OAK PARK, Ill. (AP) — A week ago, I was that crazy parent. “Did you tell my friends’ parents I can’t hang out?” my teen protested. Yep, I basically did.

Today, we are “sheltering in place,” an order from the mayor in our Chicago suburb, Oak Park, to leave home only for essential services until at least April 3 — and to stay 6 feet (1.8 meters) away from others when outside. Like many across the nation, we’ve already been hunkering down, working from home and home-schooling to help slow the spread of the coronavirus. Now it’s official, and even more eerily quiet.

My mind races. Two more weeks?? I try to shut it down. Just get through today.

And then tomorrow.

I text my nephew Sam in San Francisco. He’s already a sheltering veteran, as it were, with his entire state now being told to do so. New York state also is asking businesses with nonessential services to keep employees home. “Well, we just ordered delivery burritos!” he responds. I laugh. Moments of levity — the toilet paper jokes, the video with comedian Mel Brooks protected behind his glass door, the dog on Twitter who howls along with the “Law and Order” theme — are like a salve.

Then my nephew brings me back to reality. “I’m expecting a couple waves of virus rebound followed by shelter in place,” he adds, ominously.

There are at least three confirmed cases of COVID-19 in Oak Park, two of them emergency room physicians. With so few tests available, surely there are others, says Tom Powers, spokesman for the village of about 52,000 in a metropolitan area with millions.

While Oak Park’s population is relatively small, Powers said the hope was to encourage the governor of our state and even those elsewhere to follow suit, which Illinois Gov. J.B. Pritzker ultimately decided to do, beginning Saturday evening.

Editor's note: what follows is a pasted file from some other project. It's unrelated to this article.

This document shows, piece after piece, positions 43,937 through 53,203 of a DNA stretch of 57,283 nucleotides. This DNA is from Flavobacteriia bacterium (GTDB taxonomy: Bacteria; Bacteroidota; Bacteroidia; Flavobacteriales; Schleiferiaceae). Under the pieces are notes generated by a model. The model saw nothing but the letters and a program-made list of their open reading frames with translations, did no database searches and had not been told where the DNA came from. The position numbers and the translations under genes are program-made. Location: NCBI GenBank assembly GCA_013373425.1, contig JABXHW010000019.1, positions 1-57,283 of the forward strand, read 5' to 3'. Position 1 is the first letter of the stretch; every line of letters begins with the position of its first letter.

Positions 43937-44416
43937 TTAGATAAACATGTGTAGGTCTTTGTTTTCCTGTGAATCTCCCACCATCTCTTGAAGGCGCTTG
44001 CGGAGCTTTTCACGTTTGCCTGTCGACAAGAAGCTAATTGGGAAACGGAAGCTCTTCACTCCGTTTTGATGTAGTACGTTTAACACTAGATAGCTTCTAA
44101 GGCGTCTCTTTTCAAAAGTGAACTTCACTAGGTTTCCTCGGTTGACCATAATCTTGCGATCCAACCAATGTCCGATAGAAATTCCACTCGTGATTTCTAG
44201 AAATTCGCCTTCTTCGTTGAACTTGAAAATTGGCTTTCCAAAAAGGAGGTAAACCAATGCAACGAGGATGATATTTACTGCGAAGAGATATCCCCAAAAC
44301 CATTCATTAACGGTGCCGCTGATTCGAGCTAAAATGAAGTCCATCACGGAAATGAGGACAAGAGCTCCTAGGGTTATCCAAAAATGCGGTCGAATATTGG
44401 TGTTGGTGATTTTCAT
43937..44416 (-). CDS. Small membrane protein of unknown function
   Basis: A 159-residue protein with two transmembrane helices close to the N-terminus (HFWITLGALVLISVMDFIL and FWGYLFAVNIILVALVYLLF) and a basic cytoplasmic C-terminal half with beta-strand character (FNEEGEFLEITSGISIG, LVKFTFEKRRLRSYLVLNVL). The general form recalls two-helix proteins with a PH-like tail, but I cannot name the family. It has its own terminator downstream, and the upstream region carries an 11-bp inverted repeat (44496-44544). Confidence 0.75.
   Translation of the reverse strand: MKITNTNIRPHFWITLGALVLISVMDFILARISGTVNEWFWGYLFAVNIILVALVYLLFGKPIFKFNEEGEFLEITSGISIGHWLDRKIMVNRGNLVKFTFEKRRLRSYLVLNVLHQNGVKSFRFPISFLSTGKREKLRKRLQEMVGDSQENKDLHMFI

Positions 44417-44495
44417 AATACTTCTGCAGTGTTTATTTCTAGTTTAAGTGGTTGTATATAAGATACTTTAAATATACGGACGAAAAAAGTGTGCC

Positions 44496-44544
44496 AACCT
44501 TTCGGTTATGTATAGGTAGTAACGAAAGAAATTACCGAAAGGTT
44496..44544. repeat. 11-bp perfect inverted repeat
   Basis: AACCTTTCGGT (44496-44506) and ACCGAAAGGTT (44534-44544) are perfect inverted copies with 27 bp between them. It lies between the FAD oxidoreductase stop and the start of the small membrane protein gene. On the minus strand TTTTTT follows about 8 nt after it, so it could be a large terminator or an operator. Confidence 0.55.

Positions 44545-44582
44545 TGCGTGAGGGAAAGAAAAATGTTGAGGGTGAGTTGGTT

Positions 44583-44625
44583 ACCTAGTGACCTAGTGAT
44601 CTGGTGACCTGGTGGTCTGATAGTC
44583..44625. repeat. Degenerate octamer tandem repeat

“It’s almost like grab you by the lapel and shake you a little bit and say, ‘It’s not business as usual. This is different,’” Powers says. He notes that Mayor Anan Abu-Taleb owns a restaurant that is among the many businesses that have temporarily closed. “This isn’t easy for him either.”

In our household, grumpiness over space, or who has the laptop, or who won’t JUST SHUT UP, is already starting to creep in, with many sheltering days to go. A slapping match between kids becomes cause for yet another family meeting. We play a game and move on.

These are tiny problems. We know we are among the lucky ones who still have jobs and our health, so far. We can still take the dog for a walk. Can still get prescriptions and groceries. Can drive in and out of town anytime we like. This isn’t jail, even if it sometimes feels like it.

I chuckle as my neighbors rush home with a huge flat-screen TV in the last hours before the sheltering order begins. The grocery stores are often packed with people, more of them now wearing surgical masks. There’s still little to no toilet paper, but a liquor store in the neighboring suburb now has drive-up service. Meanwhile, the library has long been closed, as have the nearby homes of Frank Lloyd Wright and Ernest Hemingway, both museums. A makeshift sign at a local music school reads, “Wash Your Hands.”

As I work from a desk in our front window, I watch our street like a TV show. The mail carrier is now wearing latex gloves and a mask, though it falls off his face from time to time.

A group of kids from a day care that regularly walks down our block, their little hands hanging on to a rope to keep them together, dwindled from about a dozen to just three on Thursday, a day before the sheltering order took effect. Now the facility is closed, its empty cribs lined up in rows in a corner. I wonder how some of these parents are coping now. Are they doctors, police officers, grocery store clerks, pharmacists? Whatever they are doing, I hope they stay well.

From the other room, I listen to my daughters video-chatting with my 87-year-old mom in Michigan. She is a social butterfly who’s had to give up her bridge games and church. Even though my dad died four years ago, she says being alone this much has stirred up those feelings of loss all over again. Like many children, I struggle with the notion that staying away is keeping her safer.

“I am OK,” she assures me. She is a tough Depression-era kid. She knows sacrifice far more than I do.

Sheltering to protect her and the most vulnerable among us is the least we can do. So I will get through today.

And then tomorrow.

Martha Irvine, an AP national writer and visual journalist, can be reached at [email protected] or at http://twitter.com/irvineap

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